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Selling Options Short versus Buying Options.

Selling options (uncovered options trading, selling naked options) short is considered one of the more risky trading strategies for investments. However this is one of the options trading strategies that is usually used by institutional investors. As a rule uncovered options trading requires a trader to meet certain margin requirements and with a majority of brokers this is available only with the highest brokerage account level. No wonder that in the majority of situations the uncovered options trading is simply not accessible to the retail traders. The high margin level is set because the naked options trading is considered the high risk investment where a trader has potential profit limited to 100% and yet the potential loss is theoretically unlimited.

So, the question is why do uncovered options attract the institutional investors? Unlimited loss and limited profit do not look very attractive in comparison to buying options trading strategies where a trader has unlimited potential profit and potential loss is limited to the premium paid for the options.

By looking a little deeper into the nature of the naked options you may find a simple answer. Just try to compare two totally identical trading systems with the one difference being that system #1 buys options while system #2 sells options. In other words you may take two traders that use the same trading system:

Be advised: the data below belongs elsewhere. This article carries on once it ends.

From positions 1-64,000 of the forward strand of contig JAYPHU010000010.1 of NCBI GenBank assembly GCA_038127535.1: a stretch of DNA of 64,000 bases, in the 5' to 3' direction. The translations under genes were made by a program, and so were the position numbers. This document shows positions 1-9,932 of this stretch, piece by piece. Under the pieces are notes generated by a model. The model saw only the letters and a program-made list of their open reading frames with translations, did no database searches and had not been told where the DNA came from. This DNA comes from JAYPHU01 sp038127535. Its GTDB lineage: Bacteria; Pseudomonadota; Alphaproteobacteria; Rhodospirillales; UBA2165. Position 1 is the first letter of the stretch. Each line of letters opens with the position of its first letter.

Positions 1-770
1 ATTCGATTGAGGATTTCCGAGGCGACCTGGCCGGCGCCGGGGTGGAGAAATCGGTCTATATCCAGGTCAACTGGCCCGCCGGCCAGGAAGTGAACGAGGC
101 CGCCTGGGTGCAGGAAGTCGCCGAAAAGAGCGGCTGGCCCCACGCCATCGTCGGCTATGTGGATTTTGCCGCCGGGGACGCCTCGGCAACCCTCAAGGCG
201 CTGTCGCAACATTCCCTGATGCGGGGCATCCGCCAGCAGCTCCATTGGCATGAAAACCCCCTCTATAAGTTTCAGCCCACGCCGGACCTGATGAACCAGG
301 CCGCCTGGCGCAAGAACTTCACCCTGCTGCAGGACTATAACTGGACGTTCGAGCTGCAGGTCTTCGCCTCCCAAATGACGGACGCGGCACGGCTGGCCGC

• When the system issues a long signal, the first trader buys calls and the second trader sells puts
  • When the system issues the short signal, first trader buys puts and the second trader sells calls.

By monitoring these two traders, you may notice that the probability of making profitable trades is higher for the second trader (uncovered options trader), plus, the second traders closes positions with better results more often and fixes smaller losses. Of course, if the system is a total failure and generates loss after loss and does not use stop-loss where a second trader may report 500% losses upon expiration versus 100% losses of the first trader, then the uncovered options trading is extremely risky. But in this case we would say that this trading system is not worthy of being used with any type of trading at all.

The above example of two traders could be explained by the nature of the options. The price of the options is affected by time - options loose value with time. The longer you stay in the position the cheaper options become. The closer options are to expiring, the cheaper options become. The closer to the options expiration the faster the options price drops.

You may very often see situation when the underlying stock rises by 1% and the options on this stock rise by 20 %. Then after some time the same stock declines by the same 1% and the options on this stock may drop by 22%. Basically, the stock is on the same level however the options on this stock become cheaper with time.